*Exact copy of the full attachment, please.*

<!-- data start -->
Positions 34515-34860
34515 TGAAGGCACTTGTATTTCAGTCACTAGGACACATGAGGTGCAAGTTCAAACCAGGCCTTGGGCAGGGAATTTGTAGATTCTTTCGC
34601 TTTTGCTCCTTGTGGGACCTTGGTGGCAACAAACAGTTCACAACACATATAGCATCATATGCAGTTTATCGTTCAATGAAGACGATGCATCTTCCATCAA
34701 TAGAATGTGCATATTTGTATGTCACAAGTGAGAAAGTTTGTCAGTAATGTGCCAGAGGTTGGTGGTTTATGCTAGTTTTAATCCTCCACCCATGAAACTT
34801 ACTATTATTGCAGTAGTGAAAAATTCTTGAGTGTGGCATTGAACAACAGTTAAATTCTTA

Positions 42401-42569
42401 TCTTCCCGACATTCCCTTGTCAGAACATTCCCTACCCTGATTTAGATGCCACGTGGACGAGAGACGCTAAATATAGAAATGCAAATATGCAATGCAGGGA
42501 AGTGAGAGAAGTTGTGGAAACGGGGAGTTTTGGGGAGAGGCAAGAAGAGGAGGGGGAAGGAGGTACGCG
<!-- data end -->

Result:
Positions 34515-34860
34515 TGAAGGCACTTGTATTTCAGTCACTAGGACACATGAGGTGCAAGTTCAAACCAGGCCTTGGGCAGGGAATTTGTAGATTCTTTCGC
34601 TTTTGCTCCTTGTGGGACCTTGGTGGCAACAAACAGTTCACAACACATATAGCATCATATGCAGTTTATCGTTCAATGAAGACGATGCATCTTCCATCAA
34701 TAGAATGTGCATATTTGTATGTCACAAGTGAGAAAGTTTGTCAGTAATGTGCCAGAGGTTGGTGGTTTATGCTAGTTTTAATCCTCCACCCATGAAACTT
34801 ACTATTATTGCAGTAGTGAAAAATTCTTGAGTGTGGCATTGAACAACAGTTAAATTCTTA

Positions 42401-42569
42401 TCTTCCCGACATTCCCTTGTCAGAACATTCCCTACCCTGATTTAGATGCCACGTGGACGAGAGACGCTAAATATAGAAATGCAAATATGCAATGCAGGGA
42501 AGTGAGAGAAGTTGTGGAAACGGGGAGTTTTGGGGAGAGGCAAGAAGAGGAGGGGGAAGGAGGTACGCG